Health Management Associates, Inc. Naples Healthcare, Pharmaceuticals and Biotech Hospitals
B/E Aerospace, Inc. Wellington Manufacturing Aerospace and Defense
Roper Industries, Inc. Sarasota Manufacturing Manufacturing Other
AutoNation Fort Lauderdale Retail Automobile Dealers
Watsco, Inc. Miami Wholesale and Distribution Wholesale and Distribution Other
SFN Group Fort Lauderdale Business Services HR and Recruiting Services
Tupperware Corporation Orlando Manufacturing Plastics and Rubber Manufacturing
AirTran Holdings, Inc. Orlando Travel, Recreation and Leisure Passenger Airlines
WellCare Health Plans, Inc. Tampa Healthcare, Pharmaceuticals and Biotech Healthcare, Pharmaceuticals, and Biotech Other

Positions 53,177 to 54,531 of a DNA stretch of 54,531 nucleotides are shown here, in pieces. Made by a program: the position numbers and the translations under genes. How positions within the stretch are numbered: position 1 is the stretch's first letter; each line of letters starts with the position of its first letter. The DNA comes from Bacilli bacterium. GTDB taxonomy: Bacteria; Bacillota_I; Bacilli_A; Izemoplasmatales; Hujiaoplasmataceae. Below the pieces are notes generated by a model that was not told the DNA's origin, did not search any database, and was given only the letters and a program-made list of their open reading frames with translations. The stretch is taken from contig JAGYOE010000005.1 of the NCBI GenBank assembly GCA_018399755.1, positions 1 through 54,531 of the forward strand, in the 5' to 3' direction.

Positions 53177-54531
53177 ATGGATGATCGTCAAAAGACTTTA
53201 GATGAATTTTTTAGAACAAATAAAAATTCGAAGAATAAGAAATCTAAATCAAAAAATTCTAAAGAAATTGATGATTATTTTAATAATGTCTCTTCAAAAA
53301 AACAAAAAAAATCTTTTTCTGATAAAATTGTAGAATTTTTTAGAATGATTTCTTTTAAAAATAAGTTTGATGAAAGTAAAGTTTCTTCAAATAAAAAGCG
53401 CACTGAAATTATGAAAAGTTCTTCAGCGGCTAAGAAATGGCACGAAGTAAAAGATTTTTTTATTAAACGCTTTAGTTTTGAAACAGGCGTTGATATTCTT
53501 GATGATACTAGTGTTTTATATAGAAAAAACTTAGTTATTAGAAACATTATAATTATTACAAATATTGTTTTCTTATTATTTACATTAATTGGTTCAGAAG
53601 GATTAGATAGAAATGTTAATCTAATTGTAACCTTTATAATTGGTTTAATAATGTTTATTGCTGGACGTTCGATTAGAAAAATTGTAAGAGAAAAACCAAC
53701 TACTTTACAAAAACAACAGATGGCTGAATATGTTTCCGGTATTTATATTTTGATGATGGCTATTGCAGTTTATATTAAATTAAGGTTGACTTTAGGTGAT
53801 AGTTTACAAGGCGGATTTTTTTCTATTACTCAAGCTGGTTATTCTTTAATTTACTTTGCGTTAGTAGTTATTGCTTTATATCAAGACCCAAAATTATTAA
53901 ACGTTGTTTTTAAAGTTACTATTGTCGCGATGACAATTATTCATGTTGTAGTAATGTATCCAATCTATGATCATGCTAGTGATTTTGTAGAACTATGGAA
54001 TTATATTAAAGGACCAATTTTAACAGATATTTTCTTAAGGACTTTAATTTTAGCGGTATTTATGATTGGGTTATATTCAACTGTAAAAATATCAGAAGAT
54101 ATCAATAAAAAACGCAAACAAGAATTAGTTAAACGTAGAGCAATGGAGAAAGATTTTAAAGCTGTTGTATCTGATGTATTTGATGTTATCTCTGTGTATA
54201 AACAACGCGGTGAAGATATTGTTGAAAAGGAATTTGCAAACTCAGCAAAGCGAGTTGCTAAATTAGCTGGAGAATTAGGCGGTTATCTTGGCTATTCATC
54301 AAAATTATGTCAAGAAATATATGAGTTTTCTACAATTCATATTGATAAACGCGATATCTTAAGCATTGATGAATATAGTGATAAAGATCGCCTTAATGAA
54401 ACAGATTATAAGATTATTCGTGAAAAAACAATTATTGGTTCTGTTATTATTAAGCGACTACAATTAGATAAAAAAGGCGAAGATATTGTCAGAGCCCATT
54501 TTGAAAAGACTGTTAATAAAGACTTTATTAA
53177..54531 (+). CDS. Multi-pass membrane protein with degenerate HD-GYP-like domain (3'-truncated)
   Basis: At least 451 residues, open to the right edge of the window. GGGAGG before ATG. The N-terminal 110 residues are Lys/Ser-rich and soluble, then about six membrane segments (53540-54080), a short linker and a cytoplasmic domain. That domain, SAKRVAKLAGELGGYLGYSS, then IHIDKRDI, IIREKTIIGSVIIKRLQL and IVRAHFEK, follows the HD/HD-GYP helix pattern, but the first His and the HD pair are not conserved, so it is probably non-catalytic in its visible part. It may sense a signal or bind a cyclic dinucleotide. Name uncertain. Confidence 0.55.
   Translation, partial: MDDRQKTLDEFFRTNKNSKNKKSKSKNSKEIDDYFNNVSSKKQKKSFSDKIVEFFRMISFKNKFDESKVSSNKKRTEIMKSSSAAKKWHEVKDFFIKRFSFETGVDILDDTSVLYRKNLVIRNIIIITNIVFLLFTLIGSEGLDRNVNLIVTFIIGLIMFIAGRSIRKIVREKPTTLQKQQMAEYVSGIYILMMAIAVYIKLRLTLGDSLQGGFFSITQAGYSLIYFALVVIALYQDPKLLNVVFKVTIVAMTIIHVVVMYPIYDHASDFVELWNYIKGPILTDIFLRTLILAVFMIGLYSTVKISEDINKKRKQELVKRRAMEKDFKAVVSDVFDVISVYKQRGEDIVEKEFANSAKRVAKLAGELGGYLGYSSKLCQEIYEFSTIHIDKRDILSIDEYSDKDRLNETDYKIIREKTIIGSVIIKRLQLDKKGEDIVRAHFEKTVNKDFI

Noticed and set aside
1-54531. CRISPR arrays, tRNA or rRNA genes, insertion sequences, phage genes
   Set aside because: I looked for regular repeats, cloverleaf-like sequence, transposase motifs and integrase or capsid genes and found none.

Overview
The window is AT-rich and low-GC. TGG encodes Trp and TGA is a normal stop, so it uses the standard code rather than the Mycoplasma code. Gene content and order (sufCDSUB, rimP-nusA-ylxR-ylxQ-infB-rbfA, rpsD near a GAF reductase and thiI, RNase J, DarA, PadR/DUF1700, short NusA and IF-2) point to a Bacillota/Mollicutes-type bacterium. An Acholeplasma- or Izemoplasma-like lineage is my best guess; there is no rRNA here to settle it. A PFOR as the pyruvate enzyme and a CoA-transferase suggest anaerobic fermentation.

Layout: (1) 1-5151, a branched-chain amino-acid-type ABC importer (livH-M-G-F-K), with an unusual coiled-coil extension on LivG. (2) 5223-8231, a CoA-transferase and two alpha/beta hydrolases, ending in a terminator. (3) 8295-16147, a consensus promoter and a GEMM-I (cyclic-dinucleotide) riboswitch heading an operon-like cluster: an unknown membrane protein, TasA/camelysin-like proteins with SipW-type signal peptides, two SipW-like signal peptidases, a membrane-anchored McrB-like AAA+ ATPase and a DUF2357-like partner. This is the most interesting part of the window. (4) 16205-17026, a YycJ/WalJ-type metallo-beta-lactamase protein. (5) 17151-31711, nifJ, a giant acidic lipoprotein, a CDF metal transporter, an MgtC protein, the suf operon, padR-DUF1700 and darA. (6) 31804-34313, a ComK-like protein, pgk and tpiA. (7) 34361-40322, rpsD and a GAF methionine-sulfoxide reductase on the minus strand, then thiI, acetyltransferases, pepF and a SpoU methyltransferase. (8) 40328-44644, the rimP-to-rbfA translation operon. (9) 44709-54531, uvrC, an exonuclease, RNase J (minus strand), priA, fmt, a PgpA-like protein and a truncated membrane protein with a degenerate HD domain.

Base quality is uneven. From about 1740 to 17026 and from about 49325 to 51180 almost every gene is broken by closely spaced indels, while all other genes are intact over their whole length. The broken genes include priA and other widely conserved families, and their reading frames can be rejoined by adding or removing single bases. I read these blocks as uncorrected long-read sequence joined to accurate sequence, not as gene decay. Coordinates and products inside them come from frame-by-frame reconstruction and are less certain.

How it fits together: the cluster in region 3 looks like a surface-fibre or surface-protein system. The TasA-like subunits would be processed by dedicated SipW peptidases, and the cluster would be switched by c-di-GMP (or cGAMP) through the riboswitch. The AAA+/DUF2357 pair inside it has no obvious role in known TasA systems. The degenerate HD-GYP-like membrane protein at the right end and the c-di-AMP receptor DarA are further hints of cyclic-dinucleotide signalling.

Lennar Corporation Miami Real Estate and Construction Real Estate Agents and Appraisers
HSN, Inc. Saint Petersburg Retail Retail Other
Certegy Saint Petersburg Business Services Business Services Other
Raymond James Financial, Inc. Saint Petersburg Financial Services Trust, Fiduciary, and Custody Activities
Winn-Dixie Stores, Inc. Jacksonville Retail Grocery and Specialty Food Stores
Jabil Circuit, Inc. Saint Petersburg Computers and Electronics Semiconductor and Microchip Manufacturing
CSX Corporation Jacksonville Transportation and Storage Freight Hauling (Rail and Truck)
Fidelity National Financial, Inc. Jacksonville Financial Services Insurance and Risk Management
Tech Data Corporation Clearwater Consumer Services Automotive Repair & Maintenance
TECO Energy, Inc. Tampa Manufacturing Chemicals and Petrochemicals
Lincare Holdings Inc Clearwater Healthcare, Pharmaceuticals and Biotech Medical Supplies and Equipment